In the Arab No. 1 Ogle well in sec. 9, T. 1 N., R. 14 E., Nebraska, both the oolitic zone and the white chert zone are missing. In this well the foraminiferal zone rests unconformably upon the weathered and eroded surface of the Maquoketa shale, suggesting uplift and erosion of the Maquoketa at the beginning of Silurian time and overlap of Silurian rocks. This relation is probably the expression of the unconformity recognized in the outcrops at many places in the Mississippi valley at the base of the Brassfield. Similarly, in the McNab No. 1 Fritz well, in sec. 4, T. 12 S., R. 14 E., the white chert zone of the Silurian is missing and the foraminiferal zone immediately overlies the oolitic zone. An unconformity is recognized in the Mississippi valley outcrops also between the Brassfield and the underlying Edgewood limestone.
Drusy quartz zone--The drusy quartz zone, which overlies the foraminiferal zone (fig. 7), consists of coarsely surcose white dolomite similar to earlier Silurian dolomite. The insoluble residues constitute 2 to 4 percent of the samples and consist of small particles of angular, drusy, hackly, clear to semiopaque quartz. Some opaque white chert also occurs in the lower part.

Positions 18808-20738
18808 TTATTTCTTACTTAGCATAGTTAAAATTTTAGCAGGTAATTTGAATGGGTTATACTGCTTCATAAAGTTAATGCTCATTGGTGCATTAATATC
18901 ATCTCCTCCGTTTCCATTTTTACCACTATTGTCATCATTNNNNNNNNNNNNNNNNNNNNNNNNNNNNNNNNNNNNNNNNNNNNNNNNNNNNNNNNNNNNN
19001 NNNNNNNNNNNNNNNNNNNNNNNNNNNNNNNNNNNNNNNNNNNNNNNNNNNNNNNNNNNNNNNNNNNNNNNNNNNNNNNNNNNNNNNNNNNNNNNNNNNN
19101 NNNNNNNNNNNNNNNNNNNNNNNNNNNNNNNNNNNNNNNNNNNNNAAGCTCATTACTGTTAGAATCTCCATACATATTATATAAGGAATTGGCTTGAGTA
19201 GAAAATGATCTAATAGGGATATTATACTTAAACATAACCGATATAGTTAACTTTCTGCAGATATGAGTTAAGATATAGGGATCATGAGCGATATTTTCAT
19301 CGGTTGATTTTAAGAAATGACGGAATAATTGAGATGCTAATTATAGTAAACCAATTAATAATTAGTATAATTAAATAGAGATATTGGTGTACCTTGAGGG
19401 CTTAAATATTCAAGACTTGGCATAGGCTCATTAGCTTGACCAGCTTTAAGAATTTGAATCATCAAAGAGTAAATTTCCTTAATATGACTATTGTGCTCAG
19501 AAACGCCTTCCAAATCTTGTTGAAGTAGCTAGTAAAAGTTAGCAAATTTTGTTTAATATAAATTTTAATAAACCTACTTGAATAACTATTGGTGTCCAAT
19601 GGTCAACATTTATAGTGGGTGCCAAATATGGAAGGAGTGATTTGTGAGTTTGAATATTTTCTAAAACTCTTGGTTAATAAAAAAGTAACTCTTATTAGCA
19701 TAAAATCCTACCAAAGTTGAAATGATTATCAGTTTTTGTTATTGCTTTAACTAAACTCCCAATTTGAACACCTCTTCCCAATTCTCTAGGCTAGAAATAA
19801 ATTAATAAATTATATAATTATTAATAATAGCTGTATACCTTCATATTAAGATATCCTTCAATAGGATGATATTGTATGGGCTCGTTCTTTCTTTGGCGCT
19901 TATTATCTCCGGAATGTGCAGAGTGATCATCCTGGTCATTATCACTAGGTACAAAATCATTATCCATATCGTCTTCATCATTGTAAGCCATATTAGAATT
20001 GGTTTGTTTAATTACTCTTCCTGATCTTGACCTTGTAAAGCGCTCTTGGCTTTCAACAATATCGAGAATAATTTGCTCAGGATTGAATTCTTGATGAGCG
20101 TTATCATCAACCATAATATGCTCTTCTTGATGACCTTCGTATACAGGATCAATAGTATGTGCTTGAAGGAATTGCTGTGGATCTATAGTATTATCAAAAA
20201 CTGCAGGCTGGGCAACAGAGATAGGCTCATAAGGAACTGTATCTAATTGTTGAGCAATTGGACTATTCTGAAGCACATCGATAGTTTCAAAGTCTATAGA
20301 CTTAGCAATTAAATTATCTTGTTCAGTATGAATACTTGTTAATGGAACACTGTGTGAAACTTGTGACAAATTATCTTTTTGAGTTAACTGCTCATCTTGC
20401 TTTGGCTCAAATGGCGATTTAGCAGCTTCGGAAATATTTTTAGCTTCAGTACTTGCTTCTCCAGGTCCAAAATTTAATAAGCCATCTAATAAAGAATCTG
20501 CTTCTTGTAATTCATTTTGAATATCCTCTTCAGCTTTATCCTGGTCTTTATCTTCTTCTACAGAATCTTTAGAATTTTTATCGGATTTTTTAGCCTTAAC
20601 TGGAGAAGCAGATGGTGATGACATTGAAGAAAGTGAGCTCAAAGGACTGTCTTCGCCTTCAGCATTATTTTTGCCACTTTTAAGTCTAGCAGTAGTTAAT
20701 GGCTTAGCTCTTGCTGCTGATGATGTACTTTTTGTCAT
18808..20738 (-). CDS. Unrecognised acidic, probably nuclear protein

A change in the character of the dolomite occurs in many wells at the contact of the basal Devonian rocks (identified by the sand content) and the underlying Silurian dolomite. The Silurian dolomite is a coarsely sucrose white dolomite with angular microscopic vugs lined with dolomite crystals. The Devonian dolomite is sucrose but generally dense and more or less impervious. Toward the west this change in lithologic character occurs at somewhat varying intervals up to 50 feet above the base of the drusy quartz zone. In the absence of a sandy zone at the base of the Devonian the contact is tentatively placed at this change in lithology. This, however, is not an entirely satisfactory expedient for in some wells there are alternating beds of dense and porous dolomite of unknown age.